Unpicking the whole thing, it ended up with the employee in question returning to the office for a period of one-to-one training, after which he and the whole of the rest of the unit moved to a remote-only model (with annual, on site, training days). They vacated their office and saw their turnover plummet and the productivity unaffected (I'd love to pretend the productivity went up, but when I last checked in there was no evidence that it had significantly changed). Also, the ET case was withdrawn.

    This was kind of what I referred to on the Man Utd thread, about clarity. A lack of clarity on remote working can be a major contributor to conflict. At least with a really clear statement from the very top, managers and employees all know where they stand.

    But this all ties into a trend I see increasingly often and which deeply disturbs me: the increase in the number of businesses that aren't being run with the intention of maximising profit in the traditional sense. This is often referred to as "late stage capitalism", but my experience is increasingly that businesses are being run as investment vehicles, in which long-term, sustainable profit is far, far less important than how much money the business can be leveraged for, to sustain the short-term interests of investors.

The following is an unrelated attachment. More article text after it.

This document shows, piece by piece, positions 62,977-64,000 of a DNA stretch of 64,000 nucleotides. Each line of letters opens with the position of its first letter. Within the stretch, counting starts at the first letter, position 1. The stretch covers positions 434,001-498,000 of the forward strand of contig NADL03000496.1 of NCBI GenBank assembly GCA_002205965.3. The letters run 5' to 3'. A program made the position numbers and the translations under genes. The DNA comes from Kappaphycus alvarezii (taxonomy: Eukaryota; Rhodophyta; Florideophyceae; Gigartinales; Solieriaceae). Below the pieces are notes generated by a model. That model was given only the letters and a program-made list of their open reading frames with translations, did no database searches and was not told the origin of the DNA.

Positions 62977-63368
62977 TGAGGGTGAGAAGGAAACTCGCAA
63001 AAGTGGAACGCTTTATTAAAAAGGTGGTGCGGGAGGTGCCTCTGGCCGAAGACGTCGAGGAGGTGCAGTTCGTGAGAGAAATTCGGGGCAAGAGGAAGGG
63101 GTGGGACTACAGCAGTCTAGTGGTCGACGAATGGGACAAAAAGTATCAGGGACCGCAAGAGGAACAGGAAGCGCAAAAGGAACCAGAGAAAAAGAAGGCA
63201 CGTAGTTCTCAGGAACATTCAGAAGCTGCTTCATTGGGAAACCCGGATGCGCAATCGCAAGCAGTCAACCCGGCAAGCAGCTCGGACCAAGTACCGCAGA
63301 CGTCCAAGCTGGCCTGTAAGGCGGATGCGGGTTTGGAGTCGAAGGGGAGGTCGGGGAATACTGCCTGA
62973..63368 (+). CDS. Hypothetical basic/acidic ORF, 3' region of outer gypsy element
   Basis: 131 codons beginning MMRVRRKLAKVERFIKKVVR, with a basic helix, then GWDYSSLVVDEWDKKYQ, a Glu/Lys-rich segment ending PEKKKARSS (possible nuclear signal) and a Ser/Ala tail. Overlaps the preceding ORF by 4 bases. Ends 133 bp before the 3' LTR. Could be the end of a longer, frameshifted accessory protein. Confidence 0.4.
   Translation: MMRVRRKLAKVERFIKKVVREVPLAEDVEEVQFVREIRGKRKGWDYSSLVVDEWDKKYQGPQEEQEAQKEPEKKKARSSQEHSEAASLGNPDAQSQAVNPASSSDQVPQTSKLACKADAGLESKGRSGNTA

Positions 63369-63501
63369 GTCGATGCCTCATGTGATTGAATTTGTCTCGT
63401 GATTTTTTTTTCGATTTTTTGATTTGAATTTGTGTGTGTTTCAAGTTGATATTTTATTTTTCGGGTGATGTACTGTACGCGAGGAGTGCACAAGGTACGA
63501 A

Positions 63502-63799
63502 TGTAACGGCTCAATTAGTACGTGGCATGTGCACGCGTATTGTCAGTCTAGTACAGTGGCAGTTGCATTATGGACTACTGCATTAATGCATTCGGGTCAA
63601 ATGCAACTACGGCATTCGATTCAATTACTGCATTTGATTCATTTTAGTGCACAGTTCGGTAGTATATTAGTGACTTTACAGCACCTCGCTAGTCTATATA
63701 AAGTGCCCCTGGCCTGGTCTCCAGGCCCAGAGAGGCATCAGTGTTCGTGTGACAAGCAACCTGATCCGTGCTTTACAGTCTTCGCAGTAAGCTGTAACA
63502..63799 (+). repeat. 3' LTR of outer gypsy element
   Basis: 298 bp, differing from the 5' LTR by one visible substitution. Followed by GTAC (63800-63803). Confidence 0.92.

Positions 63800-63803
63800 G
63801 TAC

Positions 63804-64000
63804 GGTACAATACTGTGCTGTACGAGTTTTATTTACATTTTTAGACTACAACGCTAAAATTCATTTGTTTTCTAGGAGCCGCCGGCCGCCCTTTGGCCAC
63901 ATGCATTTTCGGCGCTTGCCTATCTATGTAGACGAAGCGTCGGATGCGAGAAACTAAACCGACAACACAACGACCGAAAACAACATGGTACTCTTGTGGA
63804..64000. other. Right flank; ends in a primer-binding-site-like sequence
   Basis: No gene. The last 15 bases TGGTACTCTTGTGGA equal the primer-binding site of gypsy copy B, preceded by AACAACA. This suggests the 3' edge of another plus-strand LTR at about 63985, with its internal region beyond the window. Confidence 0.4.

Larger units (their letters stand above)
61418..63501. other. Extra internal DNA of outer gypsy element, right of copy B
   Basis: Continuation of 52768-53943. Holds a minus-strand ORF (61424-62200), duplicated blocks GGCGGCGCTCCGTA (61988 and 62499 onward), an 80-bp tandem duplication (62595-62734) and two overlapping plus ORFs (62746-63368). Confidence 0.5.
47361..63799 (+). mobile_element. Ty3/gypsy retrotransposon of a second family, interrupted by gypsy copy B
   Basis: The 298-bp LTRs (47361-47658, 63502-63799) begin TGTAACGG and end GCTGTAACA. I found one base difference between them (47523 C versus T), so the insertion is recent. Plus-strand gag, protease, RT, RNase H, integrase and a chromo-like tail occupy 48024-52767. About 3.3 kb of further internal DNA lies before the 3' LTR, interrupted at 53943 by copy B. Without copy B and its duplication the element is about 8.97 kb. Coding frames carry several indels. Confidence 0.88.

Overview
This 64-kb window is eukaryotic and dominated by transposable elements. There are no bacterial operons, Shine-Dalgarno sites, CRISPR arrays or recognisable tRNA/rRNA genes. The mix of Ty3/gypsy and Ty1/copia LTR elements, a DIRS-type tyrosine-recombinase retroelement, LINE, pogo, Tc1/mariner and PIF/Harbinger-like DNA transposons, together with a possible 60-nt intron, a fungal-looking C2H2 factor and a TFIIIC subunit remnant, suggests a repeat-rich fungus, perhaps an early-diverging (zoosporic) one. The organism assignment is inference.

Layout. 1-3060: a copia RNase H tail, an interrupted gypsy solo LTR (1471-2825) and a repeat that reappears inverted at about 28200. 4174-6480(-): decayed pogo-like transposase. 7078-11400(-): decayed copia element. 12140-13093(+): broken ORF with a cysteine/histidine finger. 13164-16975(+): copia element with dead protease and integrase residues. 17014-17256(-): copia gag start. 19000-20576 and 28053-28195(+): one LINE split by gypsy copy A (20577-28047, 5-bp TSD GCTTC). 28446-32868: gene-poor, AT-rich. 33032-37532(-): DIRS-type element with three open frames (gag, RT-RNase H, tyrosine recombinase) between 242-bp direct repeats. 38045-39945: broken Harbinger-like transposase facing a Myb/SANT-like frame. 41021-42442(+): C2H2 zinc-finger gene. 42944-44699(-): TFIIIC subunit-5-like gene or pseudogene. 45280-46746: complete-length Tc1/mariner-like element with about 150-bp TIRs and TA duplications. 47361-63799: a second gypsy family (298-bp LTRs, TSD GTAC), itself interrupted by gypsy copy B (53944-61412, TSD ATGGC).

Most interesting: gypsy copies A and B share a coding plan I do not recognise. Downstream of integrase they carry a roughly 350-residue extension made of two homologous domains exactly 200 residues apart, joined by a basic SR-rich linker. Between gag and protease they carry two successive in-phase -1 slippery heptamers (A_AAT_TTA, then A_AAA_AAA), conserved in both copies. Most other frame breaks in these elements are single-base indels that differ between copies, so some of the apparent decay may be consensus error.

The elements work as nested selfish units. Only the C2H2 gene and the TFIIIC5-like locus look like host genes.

I recently did a case study on a business that was originally bought by PE investors for EUR143m, before being flipped, four years later, for EUR1.2bn, before being flipped again, three years later, for EUR2.75bn. But there is absolutely no conceivable way that the value of the business increased by 19x in that seven years. And, sure enough, the business is now being spun out with USD1.5bn in debts to service, resulting in severe cuts in headcount and product lines as management desperately tries to stop the cash haemorrhage.

    Why this ties back to remote working is that it is the same mentality that drives the opposition to remote working. Remote working robs owners and senior business leaders of a sense of personal status. If they don't have their reserved parking spaces and big offices and personal assistants bringing them coffee, and they can't make whole rooms tense up when they stride in, they don't feel like they're in charge. They have been propelled to leadership on a wave of unearned privilege and when you strip away the pageantry, their lack of skills and knowledge is laid bare for their investors to see.

    Because other than being run as investment vehicles, the other purpose for which businesses are run (and Man Utd is a perfect example, given its spectacular inability to turn a profit) is to prop up the fragile egos of their owners, something which remote working brutally undermines.

    Thank you for coming to my TED talk. My tendency to say things like this might explain why I can't get employment in the private sector...
  • In reply to Robey:

    Really like the Ted Talk Robey.
  • In reply to Gemma:

    I think Labour's intent to remove the 2 year period before an employee can claim unfair dismissal is FAR more likely to clog up the tribunal system than WFH arrangements. Between that and the removal of the fee to submit a claim in 2017, it'll be years before claims are heard at tribunal.